Retaliation consists of materially adverse action taken against a person because the person made a good faith report of discrimination or harassment or participated in the investigation of a report of discrimination or harassment, such as by serving as a witness or support person. Examples of retaliation include, but are not limited to: pressuring a person to withdraw a complaint, rumor spreading, ostracism, destruction of property, sending threatening text or social media messages, encouraging friends or co-workers to relay unwelcomed messages, taking negative employment action, or suspending a person from an activity or limiting their involvement because they made a report of discrimination or harassment.
A finding of retaliation or a threat of retaliation shall constitute a separate violation of this Policy, subject to separate or consolidated disciplinary procedures, and is not dependent upon a finding of a violation of any other section of the Policy.
IX. Good Faith Reports
The Covered Entities encourage the good faith reporting of discrimination and harassment. However, the Covered Entities will not allow this Policy or the complaint resolution procedures to be abused for improper means. Therefore, if a Covered Entity’s investigation reveals that a complaint was knowingly false, the complaint will be dismissed and the person who filed the false complaint may be subject to discipline, up to and including termination and/or expulsion. Such disciplinary action will not constitute prohibited retaliation. A person makes a bad faith report of discrimination or harassment if, at the time they make the report, they know the report is false or frivolous. Further, the Covered Entities may take disciplinary action against any person who knowingly provides false information during the investigation and resolution of a complaint of discrimination and harassment and such disciplinary action will not constitute prohibited retaliation.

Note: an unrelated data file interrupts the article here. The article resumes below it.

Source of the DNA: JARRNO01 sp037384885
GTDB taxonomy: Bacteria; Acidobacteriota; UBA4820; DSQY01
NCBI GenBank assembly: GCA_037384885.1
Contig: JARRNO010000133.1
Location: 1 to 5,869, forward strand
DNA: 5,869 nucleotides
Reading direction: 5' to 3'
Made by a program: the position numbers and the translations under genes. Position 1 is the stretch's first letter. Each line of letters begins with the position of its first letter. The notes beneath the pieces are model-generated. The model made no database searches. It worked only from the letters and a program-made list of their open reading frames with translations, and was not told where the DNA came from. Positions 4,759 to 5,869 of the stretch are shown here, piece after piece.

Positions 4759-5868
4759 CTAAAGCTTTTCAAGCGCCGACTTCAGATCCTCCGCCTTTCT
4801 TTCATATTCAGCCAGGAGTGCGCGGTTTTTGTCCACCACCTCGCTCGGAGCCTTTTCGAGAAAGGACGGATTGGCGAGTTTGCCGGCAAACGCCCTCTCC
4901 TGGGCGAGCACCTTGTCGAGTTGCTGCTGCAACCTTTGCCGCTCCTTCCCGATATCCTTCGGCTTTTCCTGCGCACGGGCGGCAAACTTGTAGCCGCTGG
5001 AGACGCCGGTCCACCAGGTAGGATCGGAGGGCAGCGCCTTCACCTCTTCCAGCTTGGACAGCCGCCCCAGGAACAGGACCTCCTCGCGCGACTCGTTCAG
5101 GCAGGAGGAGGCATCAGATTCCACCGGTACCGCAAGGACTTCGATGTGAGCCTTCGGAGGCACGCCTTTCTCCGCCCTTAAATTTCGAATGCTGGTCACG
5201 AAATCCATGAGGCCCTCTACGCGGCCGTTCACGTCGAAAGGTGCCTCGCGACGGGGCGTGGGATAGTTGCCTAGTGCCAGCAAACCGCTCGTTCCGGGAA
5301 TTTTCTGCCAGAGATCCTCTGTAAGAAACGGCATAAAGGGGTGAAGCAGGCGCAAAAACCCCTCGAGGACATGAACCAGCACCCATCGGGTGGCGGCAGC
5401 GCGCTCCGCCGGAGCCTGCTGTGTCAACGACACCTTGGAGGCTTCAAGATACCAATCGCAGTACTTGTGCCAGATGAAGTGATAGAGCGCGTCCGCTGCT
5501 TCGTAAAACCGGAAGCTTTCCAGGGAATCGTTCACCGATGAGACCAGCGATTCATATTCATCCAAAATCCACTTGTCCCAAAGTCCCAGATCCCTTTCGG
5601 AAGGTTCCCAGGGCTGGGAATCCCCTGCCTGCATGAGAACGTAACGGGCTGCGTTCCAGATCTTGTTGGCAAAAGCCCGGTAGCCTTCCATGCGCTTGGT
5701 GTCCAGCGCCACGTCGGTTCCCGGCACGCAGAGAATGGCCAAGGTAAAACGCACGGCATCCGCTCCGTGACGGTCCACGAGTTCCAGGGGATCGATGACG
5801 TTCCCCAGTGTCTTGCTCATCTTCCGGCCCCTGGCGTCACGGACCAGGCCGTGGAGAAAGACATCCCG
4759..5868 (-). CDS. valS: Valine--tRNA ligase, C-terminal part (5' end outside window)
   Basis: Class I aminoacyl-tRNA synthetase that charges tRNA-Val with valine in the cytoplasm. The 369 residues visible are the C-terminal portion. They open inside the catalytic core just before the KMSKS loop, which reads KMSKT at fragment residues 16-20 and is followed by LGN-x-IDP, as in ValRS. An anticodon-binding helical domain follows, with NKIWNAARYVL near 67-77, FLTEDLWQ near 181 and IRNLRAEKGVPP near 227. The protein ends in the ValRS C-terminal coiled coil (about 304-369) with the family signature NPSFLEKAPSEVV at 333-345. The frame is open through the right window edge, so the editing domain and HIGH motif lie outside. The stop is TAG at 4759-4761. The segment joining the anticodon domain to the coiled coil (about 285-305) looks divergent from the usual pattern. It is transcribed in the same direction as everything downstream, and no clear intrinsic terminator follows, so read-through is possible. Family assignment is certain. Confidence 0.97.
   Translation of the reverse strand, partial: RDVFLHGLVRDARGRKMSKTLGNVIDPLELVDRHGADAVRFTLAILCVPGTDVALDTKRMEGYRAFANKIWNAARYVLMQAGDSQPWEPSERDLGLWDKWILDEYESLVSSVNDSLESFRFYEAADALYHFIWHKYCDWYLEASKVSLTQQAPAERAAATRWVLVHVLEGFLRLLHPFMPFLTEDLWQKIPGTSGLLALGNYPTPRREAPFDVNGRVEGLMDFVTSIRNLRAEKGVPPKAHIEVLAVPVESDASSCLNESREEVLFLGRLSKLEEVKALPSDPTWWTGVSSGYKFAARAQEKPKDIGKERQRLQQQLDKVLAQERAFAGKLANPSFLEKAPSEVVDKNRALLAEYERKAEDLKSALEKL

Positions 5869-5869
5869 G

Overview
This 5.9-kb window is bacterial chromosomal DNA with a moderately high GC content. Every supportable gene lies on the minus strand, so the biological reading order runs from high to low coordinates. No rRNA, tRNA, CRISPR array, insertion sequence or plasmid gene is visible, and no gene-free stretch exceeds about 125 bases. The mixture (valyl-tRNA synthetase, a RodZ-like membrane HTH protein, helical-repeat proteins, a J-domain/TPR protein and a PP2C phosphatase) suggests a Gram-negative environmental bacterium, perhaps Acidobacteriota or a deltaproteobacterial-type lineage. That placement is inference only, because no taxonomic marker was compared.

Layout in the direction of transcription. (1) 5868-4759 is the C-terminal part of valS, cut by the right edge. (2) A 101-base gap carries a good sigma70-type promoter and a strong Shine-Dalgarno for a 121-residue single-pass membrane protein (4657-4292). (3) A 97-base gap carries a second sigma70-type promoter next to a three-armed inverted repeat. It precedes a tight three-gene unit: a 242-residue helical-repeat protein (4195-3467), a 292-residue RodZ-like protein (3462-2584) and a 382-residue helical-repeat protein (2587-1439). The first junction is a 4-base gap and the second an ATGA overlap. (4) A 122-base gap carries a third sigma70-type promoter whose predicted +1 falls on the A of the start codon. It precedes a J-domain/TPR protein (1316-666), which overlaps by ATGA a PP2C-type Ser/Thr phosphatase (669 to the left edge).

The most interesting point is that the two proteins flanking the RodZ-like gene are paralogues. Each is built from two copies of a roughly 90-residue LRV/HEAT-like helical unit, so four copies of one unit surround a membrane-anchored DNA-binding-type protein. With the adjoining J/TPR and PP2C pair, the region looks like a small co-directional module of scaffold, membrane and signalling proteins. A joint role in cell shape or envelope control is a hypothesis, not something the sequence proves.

X. Scope of Complaint Procedures
These complaint procedures describe the process for individual members of the relevant campus communities (e.g., faculty, staff or students), and employees of the Office of Postsecondary Commissioner (“OPC”), to follow in the event they believe themselves or others, to have been victim of prohibited discrimination, harassment, or retaliation. These procedures also describe the required process for the investigation and resolution of allegations of such wrongful conduct by the Covered Entities.
XI. Filing a Complaint
Complaints alleging discrimination or harassment in violation of this Policy, or questions regarding the Policy and its procedures, should be directed to the following offices:
Rhode Island College
Affirmative Action Office/Title IX Coordinator (Ashley Ruderman-Looff)
600 Mt. Pleasant Avenue
Providence, Rhode Island 02908